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Anna Montgomery Woodson

Born on 10-25-1889. She was born in Americus, GA. She was accomplished in the area of Business. She later died on 4-11-1978.
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There are many untold stories of strong Black women, who have left a record of founding businesses, organizations, houses worship and more as they created "community" in the regions in which they lived. Anna Montgomery is an exemplary model of an African American female community builder, who contributed to the African American community in Buffalo and provided a model for other women entrepreneurs in the State and in the nation.

Anna Montgomery Woodson was born in Americus, Georgia. Her father's name is unknown but her mother's name was Mamie Ellis. When she was an infant, her parents moved to Los Angeles, California. She attended school in Los Angeles as well as in Texas before moving to Buffalo, New York, in 1910.

Shortly after her arrival in Buffalo, Anna opened an ice cream parlor at 496 Michigan Avenue, which would later become the location of the Little Harlem. She operated the ice cream parlor until the early 1920s when she established the Oriental Billiard Parlor. A few years later she converted this business into the Little Harlem Hotel and nightclub. Mrs. Montgomery began the cabaret that initiated the nightclub in 1934. In the early days, the Little Harlem became a major showcase for aspiring new stars during an era when it was difficult for them to obtain jobs in their professions elsewhere. The roster of stars included both black and white performers such as Louis Armstrong, Billie Holliday, Bing Crosby, Vincent Lopez, Cab Calloway, and Dinah Washington, among the more popular names who performed at or visited the hotel and club. The club was also frequented by celebrities such as Heavy Weight Champion, Joe Louis and Sugar Ray Robinson. The nightspot also became a meeting ground for political and elected officials. As noted in her obituary, "For many years the Little Harlem Hotel has been considered a landmark in Buffalo and it is believed to be the oldest established black business here." (Buffalo Courier Express, April 12, 1978)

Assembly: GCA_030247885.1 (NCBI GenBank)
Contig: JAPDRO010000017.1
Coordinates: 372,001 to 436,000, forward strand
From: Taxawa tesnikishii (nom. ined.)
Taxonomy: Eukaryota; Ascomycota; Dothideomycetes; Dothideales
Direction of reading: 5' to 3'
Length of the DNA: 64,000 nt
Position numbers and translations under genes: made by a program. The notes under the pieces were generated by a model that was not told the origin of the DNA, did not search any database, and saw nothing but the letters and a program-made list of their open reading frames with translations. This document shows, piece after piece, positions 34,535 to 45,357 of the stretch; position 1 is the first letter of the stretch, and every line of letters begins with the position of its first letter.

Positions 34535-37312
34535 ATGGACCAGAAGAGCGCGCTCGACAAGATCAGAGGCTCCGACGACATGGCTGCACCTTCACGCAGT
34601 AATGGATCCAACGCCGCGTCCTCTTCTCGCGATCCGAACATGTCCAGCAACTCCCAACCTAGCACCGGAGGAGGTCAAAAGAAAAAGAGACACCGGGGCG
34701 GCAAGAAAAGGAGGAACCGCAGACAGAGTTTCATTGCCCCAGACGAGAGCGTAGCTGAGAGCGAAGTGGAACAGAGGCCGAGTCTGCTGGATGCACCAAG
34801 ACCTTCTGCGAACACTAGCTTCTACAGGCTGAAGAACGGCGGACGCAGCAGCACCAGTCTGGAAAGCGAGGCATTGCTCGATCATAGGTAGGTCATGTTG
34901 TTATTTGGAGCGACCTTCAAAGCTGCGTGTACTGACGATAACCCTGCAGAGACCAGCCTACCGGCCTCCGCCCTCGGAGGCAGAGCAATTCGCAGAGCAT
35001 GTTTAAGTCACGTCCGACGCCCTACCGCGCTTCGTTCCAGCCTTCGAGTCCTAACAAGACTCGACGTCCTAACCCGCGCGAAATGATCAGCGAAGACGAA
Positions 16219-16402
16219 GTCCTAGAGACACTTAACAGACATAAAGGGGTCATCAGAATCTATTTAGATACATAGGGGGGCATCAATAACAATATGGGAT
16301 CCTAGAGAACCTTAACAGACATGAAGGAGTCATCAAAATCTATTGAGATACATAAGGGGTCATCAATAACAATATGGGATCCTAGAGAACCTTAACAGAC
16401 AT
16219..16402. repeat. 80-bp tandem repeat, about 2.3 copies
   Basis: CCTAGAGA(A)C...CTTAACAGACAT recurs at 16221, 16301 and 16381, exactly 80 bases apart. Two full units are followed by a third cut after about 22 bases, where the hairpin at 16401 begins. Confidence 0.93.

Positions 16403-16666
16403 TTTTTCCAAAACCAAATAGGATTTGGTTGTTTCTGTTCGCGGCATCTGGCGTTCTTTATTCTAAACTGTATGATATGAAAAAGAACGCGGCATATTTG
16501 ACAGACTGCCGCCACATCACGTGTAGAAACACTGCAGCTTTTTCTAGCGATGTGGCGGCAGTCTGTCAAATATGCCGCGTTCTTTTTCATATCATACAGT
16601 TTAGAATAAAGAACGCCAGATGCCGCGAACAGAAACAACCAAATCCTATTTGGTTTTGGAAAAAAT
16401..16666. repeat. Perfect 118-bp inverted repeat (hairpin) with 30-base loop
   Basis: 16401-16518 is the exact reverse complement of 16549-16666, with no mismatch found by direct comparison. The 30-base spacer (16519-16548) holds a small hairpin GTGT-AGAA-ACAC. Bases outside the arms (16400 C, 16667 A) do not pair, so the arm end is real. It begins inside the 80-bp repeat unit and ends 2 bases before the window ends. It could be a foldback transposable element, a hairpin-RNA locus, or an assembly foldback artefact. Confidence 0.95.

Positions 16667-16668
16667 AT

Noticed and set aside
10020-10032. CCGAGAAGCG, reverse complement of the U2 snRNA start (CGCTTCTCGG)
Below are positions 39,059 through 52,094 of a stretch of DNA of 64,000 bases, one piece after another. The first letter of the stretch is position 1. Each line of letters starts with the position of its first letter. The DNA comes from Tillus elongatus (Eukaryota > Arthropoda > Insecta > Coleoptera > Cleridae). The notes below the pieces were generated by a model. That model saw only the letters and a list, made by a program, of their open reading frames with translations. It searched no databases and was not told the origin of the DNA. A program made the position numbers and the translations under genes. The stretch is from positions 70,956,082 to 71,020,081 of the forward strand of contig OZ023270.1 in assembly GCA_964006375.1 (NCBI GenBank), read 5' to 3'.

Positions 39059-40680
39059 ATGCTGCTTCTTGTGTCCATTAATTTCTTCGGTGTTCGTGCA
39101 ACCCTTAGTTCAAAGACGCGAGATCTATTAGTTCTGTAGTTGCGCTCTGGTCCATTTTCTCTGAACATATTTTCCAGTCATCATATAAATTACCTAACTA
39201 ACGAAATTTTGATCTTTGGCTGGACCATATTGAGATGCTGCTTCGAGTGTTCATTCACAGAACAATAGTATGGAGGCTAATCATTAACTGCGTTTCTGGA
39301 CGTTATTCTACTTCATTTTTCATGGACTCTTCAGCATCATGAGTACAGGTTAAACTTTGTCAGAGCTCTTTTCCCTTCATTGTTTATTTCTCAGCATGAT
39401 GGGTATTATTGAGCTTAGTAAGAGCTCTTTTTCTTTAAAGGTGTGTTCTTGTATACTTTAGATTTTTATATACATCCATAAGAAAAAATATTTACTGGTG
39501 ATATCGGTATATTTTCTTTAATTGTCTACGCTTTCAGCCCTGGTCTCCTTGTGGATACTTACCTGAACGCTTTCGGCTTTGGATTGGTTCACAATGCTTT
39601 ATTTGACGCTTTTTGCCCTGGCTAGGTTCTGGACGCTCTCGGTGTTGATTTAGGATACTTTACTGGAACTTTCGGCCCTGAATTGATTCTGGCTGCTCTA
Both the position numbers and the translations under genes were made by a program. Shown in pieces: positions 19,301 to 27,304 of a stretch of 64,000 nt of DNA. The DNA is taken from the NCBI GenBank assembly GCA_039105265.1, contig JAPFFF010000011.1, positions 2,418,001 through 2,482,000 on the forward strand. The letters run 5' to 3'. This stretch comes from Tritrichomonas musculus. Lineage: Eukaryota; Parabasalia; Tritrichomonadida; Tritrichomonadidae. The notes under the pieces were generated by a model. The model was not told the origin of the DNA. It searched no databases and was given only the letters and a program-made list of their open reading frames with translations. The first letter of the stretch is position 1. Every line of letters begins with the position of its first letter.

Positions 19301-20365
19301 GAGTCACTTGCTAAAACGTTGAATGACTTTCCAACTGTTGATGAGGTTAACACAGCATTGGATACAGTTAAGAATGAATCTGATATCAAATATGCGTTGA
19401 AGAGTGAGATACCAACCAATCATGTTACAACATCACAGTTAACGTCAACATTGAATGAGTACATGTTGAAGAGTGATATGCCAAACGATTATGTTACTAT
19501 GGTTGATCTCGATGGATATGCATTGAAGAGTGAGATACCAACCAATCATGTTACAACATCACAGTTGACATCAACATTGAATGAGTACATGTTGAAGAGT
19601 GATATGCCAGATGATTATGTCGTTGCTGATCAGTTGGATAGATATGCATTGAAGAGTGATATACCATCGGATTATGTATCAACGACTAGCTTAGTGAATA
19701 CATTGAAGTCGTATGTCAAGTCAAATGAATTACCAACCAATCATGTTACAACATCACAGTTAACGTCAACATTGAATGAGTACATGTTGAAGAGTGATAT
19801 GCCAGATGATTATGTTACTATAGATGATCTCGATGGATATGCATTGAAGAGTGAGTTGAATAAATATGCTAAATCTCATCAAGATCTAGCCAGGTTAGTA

Mrs. Montgomery was a member of the Buffalo Chapter of the National Association for the Advancement of Colored People (NAACP); the Michigan Avenue YMCA; and the Hadji Court 62, Daughters of Isis. She was known to be a supporter and generous contributor to the Boys Club of America, the Negro College Fund Foundation, the Salvation Army, the United Way of Buffalo and Erie County, Catholic Charities, the Police Athletic League, and numerous other community and civic organizations. She also assisted many young people by giving them jobs in the hotel or money to complete their educations. Mrs. Montgomery said that many had gone on to careers as lawyers, doctors, judges, journalists, tradesman, elected officials and community leaders and businessmen. (Buffalo Courier Express)

Anna Montgomery was a remarkable businesswoman. Her death, on April 11, 1978, ended a career that spanned nearly seventy years. Anna's husband, Paul Dilworth Woodson, managed the club for thirty-three years prior to his wife's death. He continued to manage the club for many years until his retirement and the sale of the club to Judge Wilbur Trammell. Unfortunately, the club, which was placed on the roster of national historic sites, was destroyed by fire during the 1990s.